More or less, but not the same

There’s lots of stuff out there about how to make really great powerpoint (and about terrible PowerPoint).  What I’ve observed is that people read these great suggestions and think “I could never do that” (which isn’t true) and use that conclusion to do nothing different.  Because the leap to “No more than six words on a slide.  EVER.” is a big one.

I’m actually a big believer in taking that leap, because once you leap, your audience has no choice but to listen to you, the presenter, instead of pretending that the most important thing up there is the slide (it isn’t).

On the assumption that lots of people won’t make the big leap (yet), here’s a baby step: the amount of words on your slide should NEVER be the same as the amount of words you say.

Ideally your slide has very few words and you have a lot of interesting stuff to say.  Another extreme would be that your slide is full of a lot of really rich content (I admit, I fear this really is “too many words”…) and you just say a few words and let people read.

But when you have a bunch of words and a bunch to say it is totally confusing to your audience.  Are they supposed to read or listen to you?  Not only do they not know, you don’t know!

Number of words you say ≠ Number of words on the slide

(And hopefully once you start down this path you’ll end up at 6-word slides.)

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4 Responses to More or less, but not the same

  1. Vicki says:

    Hi Sasha,
    I love what you’re saying about the this. As a med student, I feel like this post needs to be sent to ALL medical school professors.
    Anyway, I love what you’re saying about taking leaps too, and it reminded me of The Leap Year Project: a project that is getting all sorts of people together from around the globe to share the leaps they are making in their communities this leap year. Check it out at http://www.leapyearproject.org, and feel to check out my leap here! http://www.vickisgoldenbirthday.blogspot.com. I seriously love reading your blog every morning. I love reading about how others approach problems differently; it’s a friendly reminder of the creativity in the outside world that one can quickly lose sight of within the walls of a medical school. Thanks for writing!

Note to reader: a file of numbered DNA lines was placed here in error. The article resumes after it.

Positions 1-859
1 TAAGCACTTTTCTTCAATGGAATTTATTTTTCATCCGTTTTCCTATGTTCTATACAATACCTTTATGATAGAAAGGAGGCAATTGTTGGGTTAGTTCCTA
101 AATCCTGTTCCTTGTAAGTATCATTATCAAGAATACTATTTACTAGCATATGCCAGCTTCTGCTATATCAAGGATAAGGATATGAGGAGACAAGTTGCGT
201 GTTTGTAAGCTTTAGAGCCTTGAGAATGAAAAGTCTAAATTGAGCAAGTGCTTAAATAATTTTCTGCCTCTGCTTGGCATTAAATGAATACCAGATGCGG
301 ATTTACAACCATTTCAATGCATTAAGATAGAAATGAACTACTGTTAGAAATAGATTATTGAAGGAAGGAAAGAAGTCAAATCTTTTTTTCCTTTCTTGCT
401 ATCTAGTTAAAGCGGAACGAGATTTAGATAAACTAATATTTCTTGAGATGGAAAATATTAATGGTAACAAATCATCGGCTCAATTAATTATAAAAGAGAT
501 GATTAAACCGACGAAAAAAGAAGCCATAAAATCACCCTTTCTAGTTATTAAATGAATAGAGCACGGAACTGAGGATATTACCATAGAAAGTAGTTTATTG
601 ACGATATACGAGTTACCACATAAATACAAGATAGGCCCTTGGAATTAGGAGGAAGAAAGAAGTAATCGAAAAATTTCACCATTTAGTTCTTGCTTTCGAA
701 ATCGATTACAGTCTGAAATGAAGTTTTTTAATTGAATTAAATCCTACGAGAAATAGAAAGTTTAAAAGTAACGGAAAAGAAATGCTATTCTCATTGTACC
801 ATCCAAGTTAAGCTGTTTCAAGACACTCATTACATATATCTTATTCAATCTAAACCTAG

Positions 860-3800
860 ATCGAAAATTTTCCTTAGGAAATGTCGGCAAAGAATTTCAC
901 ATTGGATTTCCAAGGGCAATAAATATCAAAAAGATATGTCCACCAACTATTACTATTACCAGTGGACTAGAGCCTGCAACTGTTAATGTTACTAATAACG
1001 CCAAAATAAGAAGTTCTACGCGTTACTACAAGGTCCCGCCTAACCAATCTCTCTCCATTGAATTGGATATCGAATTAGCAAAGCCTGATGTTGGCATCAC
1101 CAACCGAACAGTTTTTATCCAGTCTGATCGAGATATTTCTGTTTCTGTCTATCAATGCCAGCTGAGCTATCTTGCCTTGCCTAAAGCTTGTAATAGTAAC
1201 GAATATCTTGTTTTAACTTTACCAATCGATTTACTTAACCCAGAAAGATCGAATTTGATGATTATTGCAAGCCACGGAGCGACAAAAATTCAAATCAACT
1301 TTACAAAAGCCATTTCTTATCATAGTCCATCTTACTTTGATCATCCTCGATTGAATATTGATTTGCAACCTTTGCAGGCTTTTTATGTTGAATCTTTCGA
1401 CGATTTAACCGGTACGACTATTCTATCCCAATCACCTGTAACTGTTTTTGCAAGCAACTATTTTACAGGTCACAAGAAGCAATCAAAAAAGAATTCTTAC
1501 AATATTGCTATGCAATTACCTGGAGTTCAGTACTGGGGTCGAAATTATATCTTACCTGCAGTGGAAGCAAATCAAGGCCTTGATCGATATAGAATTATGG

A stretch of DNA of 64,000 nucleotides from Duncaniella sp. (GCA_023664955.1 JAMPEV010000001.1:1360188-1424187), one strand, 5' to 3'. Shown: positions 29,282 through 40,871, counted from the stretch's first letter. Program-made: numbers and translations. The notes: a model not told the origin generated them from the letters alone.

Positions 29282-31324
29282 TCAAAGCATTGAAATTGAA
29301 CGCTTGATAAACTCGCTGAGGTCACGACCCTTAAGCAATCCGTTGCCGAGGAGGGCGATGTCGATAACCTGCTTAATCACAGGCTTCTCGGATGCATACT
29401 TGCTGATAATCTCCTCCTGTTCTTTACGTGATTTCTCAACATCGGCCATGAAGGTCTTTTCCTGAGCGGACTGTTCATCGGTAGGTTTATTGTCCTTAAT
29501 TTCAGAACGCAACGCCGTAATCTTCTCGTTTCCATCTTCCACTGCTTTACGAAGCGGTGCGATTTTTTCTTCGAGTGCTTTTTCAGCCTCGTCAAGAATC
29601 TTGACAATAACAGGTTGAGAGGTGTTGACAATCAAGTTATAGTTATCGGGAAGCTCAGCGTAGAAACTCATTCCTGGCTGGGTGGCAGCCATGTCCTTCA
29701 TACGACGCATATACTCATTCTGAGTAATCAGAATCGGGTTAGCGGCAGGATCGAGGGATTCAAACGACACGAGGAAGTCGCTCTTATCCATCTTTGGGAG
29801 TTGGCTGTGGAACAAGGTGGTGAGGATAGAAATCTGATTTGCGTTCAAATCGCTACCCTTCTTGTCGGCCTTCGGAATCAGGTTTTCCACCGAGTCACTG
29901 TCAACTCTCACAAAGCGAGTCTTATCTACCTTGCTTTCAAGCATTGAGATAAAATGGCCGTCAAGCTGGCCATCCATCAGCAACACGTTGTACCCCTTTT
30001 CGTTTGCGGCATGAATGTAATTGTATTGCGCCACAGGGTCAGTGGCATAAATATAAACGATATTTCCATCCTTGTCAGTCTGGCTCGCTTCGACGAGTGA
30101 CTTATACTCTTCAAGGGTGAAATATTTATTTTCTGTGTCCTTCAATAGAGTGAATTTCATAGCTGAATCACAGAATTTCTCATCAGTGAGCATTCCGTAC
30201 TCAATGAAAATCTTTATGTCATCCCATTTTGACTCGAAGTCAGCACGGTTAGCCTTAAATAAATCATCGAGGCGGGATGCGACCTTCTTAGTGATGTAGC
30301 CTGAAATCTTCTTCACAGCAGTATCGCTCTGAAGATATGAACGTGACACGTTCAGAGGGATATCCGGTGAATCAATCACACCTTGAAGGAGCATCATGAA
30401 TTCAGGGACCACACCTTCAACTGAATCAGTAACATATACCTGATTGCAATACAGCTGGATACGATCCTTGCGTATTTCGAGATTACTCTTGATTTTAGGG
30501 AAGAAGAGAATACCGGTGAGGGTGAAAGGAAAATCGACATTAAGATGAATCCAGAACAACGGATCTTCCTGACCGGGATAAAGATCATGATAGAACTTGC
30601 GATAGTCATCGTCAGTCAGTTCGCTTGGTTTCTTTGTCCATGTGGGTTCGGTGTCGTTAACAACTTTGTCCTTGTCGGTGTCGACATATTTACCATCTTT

2. Vicki says:

    And I unfortunately mis-typed my own link (it’s http://www.vickisgoldenbirthday.blogspot.com).
    Whoops, my bad.

  3. Daniel ONeil says:

    I’ve been amazed at how resistant people are to changing their style of presentation. People tell me that they wish that they could present as well as I do. I tell them that it is not hard and point them in the direction of Seth’s little book. When I was in the Dominican Republic, Seth gave me permission to translate “How to Give Really Bad PowerPoint” into Spanish. Although I forced my staff to adopt the style, it was pulling teeth. They gave me lines like, “I love the idea, but it won’t work here.” or “People aren’t used to that type of presentation.” In the end, I probably came closer to your rule of “number of words on the slide does not equal the number of words said.”

    As Jim Collins wrote in “Good to Great,” being great is not harder, it just takes more discipline. I think the same is true for PowerPoint presentations.

  4. Answer: Put no words and only graphics* on your slides

    *of course, we will need to teach graphic design classes next.

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